Impact of Technology on Care Quality, Patient Safety, and Healthcare Costs

Advantages and Disadvantages

Healthcare technology improves clinical outcomes. For instance, Rawlins et al. (2017) highlight the reduction in A1c levels. However, these benefits are only attainable if the patients have a positive attitude (Walker et al., 2021). The negativity or indifference could arise from low health literacy levels or support. Whittemore et al. (2019) also note that financial capacity can influence the effectiveness of healthcare technology in managing diabetes. Some of the devices are costly, e.g., the test strips. Most insurance companies have limited covers on these devices, meaning that the patient must purchase them out-of-pocket.

Technology is also beneficial in improving self-management. Patients learn to develop new, healthier lifestyle habits that are useful to their overall health. For instance, app-based exercise and diet programs can result in weight loss. The weight loss helps prevent cardiovascular diseases, alleviates symptoms of osteoarthritis, and improves the general quality of life. However, even the most efficient apps can attain less-than-optimal results if the patient has competing family and work demands (Whittemore et al., 2019). For instance, if one works for sixteen hours a day, they might lack time to exercise. The work or home environment may also not be conducive to implementing the lifestyle changes.

The demerits of using healthcare technology would include cybersecurity threats and poor device implementation. Security breaches can jeopardize patient safety since the apps may recommend harmful actions, while inadequate implementation lowers their effectiveness, frustrating patients. One can avoid these disadvantages by conducting a diligent market search on the most secure and reliable technological equipment before purchasing.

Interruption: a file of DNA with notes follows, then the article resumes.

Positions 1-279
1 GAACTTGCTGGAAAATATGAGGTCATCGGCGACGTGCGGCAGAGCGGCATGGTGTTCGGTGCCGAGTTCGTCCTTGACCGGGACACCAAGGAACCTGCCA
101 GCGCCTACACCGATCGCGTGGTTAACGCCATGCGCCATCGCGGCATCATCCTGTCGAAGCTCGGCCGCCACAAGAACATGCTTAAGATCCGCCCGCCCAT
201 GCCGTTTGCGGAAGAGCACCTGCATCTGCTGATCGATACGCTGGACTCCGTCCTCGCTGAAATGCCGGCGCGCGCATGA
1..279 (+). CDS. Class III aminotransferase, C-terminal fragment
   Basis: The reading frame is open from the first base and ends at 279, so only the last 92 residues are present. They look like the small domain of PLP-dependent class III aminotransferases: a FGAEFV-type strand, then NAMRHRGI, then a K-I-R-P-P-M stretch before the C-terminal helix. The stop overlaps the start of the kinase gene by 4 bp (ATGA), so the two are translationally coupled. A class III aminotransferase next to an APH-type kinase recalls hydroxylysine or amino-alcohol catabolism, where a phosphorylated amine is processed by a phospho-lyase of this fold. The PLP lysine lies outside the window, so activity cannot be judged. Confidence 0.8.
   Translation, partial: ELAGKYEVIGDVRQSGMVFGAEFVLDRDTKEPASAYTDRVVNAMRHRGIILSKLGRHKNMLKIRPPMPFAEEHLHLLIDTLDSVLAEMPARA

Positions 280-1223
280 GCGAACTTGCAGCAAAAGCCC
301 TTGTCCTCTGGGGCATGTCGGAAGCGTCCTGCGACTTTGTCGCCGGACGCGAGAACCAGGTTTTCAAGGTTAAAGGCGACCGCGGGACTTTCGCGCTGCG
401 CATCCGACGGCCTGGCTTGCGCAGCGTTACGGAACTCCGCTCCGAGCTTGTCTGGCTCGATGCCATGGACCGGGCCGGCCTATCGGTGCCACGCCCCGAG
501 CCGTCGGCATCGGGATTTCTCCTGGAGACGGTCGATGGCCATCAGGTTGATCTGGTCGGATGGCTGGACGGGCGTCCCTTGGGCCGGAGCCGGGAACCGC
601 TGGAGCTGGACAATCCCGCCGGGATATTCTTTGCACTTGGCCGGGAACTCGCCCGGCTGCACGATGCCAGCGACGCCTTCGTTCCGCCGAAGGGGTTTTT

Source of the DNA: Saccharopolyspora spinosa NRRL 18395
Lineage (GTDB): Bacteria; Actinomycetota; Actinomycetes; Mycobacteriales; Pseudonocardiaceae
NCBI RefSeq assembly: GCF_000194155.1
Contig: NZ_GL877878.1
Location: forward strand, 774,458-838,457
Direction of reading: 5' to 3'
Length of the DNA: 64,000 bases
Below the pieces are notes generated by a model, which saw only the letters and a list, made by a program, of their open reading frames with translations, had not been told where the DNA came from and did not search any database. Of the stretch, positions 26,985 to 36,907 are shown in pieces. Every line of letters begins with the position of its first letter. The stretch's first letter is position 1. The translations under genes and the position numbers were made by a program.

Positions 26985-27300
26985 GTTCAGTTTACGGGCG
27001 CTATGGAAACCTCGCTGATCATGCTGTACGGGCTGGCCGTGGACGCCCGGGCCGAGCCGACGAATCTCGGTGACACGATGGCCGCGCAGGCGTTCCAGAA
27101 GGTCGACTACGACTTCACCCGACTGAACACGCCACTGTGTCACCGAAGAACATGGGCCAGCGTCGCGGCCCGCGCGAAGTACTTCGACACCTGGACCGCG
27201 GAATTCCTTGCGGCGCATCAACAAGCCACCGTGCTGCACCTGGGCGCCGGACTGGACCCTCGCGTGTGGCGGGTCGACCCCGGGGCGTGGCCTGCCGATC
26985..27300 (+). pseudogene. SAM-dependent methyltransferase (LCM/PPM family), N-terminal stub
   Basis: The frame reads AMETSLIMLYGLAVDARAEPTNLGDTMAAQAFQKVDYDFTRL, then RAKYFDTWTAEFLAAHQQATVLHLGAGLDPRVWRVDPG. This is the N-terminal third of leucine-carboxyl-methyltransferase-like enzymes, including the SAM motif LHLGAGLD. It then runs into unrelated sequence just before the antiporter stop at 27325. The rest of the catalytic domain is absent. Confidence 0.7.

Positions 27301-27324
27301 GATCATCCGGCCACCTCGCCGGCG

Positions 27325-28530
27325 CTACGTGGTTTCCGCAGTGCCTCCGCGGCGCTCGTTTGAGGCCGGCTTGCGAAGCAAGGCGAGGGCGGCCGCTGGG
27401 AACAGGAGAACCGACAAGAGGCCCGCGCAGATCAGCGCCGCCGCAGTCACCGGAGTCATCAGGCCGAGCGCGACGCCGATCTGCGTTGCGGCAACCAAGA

Consistency with Nursing Practice

The evidence on technology use is consistent with my nursing practice experience. Some patients change the apps after finding them cumbersome. Thus, they may prefer less intricate platforms as long as they allow them to perform the basic tasks. Data breaches are rare and usually originate from physically accessing the patient’s mobile device. The patients usually feel that their privacy has been violated, even if the culprit is a friend or coworker. However, most diabetes patients, including my interviewee, find the various technologies relevant to their health needs.

Barriers and Costs

Different technologies accrue various costs. For instance, a basic glucometer requires that the user periodically purchase test strips and lancets. Insurance plans may not always cover them, especially for type 2 diabetes patients, resulting in additional costs. Meanwhile, the self-management apps require internet connectivity, which may not be available to people living in rural areas. Additionally, language barriers can be a challenge when teaching patients how to use the technology. The problem is even more complex if the patient has low technology and basic literacy levels. Hence, these barriers present disparities that healthcare stakeholders should address to ensure equitable technological benefits for all.

Care Coordination and the use of Community Resources